Up to this point, season five of Cobra Kai has featured the least karate yet — or, at least, the fewest karate lessons yet. “Bad Eggs” remedies that, devoting most of its time to two different class sessions: one with Cobra Kai and one with the new Miyagi-Do/Eagle Fang hybrid.
The buzz words today at Cobra Kai are “leader” and “follower”; both types of fighter are necessary for any army. Kim Da-Eun, disappointed by Tory’s leadership skills so far, wants to determine which of her new students make the best leaders. So Terry Silver pairs the students up, a leader and a follower in each team, to fight a sensei together: Odell for the guys, Kim for the girls.
When it comes to Kenny and Kyler, it seems obvious who fits each role; Kyler always assumes he’s the leader, and Kenny is probably the biggest follower in the show. But Kyler’s leadership is incompetent in every match-up, and Kenny grows increasingly frustrated. Eventually, Silver calls him to his office and muses on all the different people Kenny has spent his life following: his father, his brother, Robby, and now Kyler. But maybe it’s time for a change. Maybe Kenny should stop assuming he’ll be the follower in any given dynamic. After all, Silver only reached his full potential when he moved out of Kreese’s shadow and listened to his own instincts.
As far as lessons from Terry Silver go, it’s not bad advice at all, and it helps remind us why he has so much success as both a teacher and a manipulator. When Kenny goes back out there and asserts himself as a leader, throwing Kyler at Odell to disarm him and literally jumping off his back to reach a higher level, he finally lands a solid kick on the new sensei. It’s satisfying to see Kenny reach his potential, especially when it’s at Kyler’s expense, but I dread how this newfound confidence will manifest outside the dojo.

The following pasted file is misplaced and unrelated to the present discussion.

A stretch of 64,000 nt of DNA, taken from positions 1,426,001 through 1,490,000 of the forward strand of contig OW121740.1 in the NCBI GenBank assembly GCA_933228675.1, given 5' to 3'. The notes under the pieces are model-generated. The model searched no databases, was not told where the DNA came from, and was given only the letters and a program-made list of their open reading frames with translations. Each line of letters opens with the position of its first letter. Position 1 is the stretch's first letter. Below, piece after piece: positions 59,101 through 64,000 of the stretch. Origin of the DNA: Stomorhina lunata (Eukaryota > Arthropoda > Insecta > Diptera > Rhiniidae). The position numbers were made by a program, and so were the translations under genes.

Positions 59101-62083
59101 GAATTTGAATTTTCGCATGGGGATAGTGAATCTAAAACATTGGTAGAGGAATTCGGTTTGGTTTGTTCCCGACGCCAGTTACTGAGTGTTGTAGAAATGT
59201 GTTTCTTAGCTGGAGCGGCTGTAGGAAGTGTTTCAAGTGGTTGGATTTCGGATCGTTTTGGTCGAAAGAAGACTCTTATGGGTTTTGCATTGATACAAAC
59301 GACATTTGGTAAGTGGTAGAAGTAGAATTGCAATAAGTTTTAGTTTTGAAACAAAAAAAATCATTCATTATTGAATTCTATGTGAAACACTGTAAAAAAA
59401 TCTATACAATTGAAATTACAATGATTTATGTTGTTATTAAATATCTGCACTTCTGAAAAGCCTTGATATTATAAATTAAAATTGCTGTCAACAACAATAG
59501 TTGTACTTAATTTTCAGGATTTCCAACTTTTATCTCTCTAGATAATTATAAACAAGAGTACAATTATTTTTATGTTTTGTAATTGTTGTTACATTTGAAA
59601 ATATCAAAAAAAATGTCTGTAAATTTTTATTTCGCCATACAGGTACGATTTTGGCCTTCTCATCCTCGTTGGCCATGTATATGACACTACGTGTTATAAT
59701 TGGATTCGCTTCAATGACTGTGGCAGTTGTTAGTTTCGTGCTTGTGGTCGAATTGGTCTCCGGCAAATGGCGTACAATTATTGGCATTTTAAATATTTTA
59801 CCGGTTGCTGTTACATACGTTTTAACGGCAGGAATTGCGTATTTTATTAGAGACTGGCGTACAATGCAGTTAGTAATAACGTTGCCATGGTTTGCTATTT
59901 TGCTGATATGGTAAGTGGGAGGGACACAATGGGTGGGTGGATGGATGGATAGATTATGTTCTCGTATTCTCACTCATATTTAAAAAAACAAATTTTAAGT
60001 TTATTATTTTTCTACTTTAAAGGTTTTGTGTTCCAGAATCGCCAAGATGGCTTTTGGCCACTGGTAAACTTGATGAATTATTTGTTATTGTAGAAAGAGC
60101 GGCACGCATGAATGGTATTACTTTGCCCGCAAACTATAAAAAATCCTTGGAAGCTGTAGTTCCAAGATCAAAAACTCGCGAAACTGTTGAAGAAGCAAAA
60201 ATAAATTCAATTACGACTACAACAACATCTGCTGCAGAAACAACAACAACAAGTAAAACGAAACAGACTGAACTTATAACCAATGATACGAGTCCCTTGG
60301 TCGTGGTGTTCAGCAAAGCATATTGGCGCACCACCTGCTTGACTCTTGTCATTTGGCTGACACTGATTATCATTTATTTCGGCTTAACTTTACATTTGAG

The other match-up is Tory and Devon against Kim Da-Eun, which goes about how you’d expect. It’s only on their third attempt that Devon is fully onboard and Tory more confident as a leader. They still lose, because Tory didn’t “sacrifice her pawn” by letting her opponent strike Devon. But as she points out to Devon afterward, she wouldn’t be a leader if she had let Kim hit her. Leadership means something different to everyone: In the Way of the Fist, it means using your soldiers as weapons that can be disposed of if necessary. To Tory, it means looking out for your friends and teammates (a much more Miyagi-Do-adjacent ideology).
While Daniel and Johnny are on their own mission — more on that later — Chozen is left to teach today’s lesson to LaRusso’s Army (my temporary name for this new class). Basically, all the students are given eggs representing endangered Okinawa rail birds, which they have to protect from the “poison snake” (Chozen, in this case, but the Cobra Kai parallel is obvious).
There are little character dramas around the margins here, like the brief suggestion that Sam and Robby might be flirting again (they’re just catching up) and Eli’s continual suspicion of Robby. But mostly it’s just Chozen smashing each of their eggs, one by one, no matter how clever they think their strategies are. Miguel and Sam are the final two, but even they’re no match for Chozen.